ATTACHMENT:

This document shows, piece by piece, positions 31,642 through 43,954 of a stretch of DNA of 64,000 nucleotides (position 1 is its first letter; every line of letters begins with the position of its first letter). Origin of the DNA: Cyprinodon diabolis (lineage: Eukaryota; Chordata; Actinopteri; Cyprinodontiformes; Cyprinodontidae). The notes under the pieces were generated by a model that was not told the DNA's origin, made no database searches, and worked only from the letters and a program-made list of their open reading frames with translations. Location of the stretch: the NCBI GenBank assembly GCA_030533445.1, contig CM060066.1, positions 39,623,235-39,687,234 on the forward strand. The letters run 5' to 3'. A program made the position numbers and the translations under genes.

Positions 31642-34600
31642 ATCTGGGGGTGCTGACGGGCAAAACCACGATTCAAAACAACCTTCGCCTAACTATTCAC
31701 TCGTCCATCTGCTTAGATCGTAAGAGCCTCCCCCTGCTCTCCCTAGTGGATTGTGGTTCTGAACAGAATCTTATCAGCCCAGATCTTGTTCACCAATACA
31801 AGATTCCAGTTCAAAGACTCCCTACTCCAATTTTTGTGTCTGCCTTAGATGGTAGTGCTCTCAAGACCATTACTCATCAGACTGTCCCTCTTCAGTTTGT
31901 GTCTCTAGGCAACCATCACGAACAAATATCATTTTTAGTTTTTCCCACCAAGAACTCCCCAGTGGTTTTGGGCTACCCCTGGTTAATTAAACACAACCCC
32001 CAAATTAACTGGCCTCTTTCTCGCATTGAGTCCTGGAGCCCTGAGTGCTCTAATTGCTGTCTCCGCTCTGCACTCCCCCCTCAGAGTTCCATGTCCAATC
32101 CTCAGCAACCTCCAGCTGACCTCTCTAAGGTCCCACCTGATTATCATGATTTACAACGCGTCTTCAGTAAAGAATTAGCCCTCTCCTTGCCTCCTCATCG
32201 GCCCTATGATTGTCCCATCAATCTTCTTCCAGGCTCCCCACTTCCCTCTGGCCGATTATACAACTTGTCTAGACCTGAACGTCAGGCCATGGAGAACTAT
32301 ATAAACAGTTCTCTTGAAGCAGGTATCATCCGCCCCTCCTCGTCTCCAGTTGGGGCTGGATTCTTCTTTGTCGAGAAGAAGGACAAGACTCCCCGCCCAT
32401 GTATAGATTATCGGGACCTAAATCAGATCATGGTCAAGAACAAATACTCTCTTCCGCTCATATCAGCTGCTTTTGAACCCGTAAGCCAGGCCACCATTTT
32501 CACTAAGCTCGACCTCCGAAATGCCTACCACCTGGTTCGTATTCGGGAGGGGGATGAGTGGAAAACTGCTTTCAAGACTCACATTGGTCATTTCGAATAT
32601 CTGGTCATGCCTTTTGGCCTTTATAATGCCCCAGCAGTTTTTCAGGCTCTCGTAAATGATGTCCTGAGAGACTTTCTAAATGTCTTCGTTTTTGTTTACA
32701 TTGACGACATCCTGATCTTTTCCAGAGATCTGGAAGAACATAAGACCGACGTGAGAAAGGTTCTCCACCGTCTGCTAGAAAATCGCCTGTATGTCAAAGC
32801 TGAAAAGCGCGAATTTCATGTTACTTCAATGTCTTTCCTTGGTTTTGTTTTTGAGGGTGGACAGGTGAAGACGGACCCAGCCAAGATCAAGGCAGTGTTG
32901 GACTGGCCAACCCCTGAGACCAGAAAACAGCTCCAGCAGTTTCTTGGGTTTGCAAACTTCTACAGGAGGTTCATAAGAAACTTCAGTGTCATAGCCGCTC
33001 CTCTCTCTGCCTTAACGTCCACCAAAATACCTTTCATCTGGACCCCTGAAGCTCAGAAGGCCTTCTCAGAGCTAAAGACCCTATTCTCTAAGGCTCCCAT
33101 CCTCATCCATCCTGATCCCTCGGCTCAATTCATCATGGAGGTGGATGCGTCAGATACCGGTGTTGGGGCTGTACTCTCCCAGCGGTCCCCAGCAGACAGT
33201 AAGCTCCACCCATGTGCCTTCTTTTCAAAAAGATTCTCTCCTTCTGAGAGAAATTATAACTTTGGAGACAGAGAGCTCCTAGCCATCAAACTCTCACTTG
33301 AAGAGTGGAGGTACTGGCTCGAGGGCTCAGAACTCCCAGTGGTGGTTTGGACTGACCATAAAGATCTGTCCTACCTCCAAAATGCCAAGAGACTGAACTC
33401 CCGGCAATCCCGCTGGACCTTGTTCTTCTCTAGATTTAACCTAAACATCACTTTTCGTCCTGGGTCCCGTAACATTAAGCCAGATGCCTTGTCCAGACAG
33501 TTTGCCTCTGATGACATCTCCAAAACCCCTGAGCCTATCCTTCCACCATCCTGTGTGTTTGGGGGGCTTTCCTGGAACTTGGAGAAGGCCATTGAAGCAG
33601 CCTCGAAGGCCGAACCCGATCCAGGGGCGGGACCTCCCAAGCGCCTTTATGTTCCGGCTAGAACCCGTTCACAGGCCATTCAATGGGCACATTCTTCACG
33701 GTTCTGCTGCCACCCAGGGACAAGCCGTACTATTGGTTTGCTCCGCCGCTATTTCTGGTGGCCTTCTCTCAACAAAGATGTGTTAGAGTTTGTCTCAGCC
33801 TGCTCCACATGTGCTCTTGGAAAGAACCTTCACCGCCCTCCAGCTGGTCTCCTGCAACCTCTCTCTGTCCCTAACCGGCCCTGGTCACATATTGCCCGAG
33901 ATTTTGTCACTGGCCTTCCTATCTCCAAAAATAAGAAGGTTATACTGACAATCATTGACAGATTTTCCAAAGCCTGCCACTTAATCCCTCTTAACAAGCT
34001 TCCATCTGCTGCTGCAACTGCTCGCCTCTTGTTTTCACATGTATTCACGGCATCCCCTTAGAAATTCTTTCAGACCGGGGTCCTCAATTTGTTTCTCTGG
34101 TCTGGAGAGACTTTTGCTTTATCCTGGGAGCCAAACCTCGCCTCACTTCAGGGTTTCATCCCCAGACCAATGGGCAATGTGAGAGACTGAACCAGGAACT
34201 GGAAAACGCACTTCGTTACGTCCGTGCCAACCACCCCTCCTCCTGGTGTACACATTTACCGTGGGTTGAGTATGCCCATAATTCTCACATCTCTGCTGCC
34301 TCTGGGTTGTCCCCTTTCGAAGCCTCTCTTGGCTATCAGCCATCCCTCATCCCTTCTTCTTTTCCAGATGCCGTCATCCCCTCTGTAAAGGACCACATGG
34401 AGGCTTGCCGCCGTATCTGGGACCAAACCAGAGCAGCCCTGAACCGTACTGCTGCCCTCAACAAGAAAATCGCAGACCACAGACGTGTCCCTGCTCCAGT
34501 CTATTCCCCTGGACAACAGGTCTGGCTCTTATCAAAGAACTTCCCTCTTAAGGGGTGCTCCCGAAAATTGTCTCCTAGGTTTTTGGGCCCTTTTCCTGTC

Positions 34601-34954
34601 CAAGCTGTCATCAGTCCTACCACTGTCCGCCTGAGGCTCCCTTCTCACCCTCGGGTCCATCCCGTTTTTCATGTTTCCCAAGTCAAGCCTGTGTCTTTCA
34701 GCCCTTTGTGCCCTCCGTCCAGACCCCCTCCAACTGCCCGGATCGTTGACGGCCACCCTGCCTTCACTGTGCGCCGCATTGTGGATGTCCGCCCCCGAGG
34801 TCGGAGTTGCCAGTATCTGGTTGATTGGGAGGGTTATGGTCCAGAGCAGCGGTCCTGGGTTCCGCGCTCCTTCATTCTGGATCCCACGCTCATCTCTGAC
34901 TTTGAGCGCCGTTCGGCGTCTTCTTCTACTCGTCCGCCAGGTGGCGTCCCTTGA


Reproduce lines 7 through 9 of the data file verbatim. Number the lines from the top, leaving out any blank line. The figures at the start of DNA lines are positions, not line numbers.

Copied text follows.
32001 CAAATTAACTGGCCTCTTTCTCGCATTGAGTCCTGGAGCCCTGAGTGCTCTAATTGCTGTCTCCGCTCTGCACTCCCCCCTCAGAGTTCCATGTCCAATC
32101 CTCAGCAACCTCCAGCTGACCTCTCTAAGGTCCCACCTGATTATCATGATTTACAACGCGTCTTCAGTAAAGAATTAGCCCTCTCCTTGCCTCCTCATCG
32201 GCCCTATGATTGTCCCATCAATCTTCTTCCAGGCTCCCCACTTCCCTCTGGCCGATTATACAACTTGTCTAGACCTGAACGTCAGGCCATGGAGAACTAT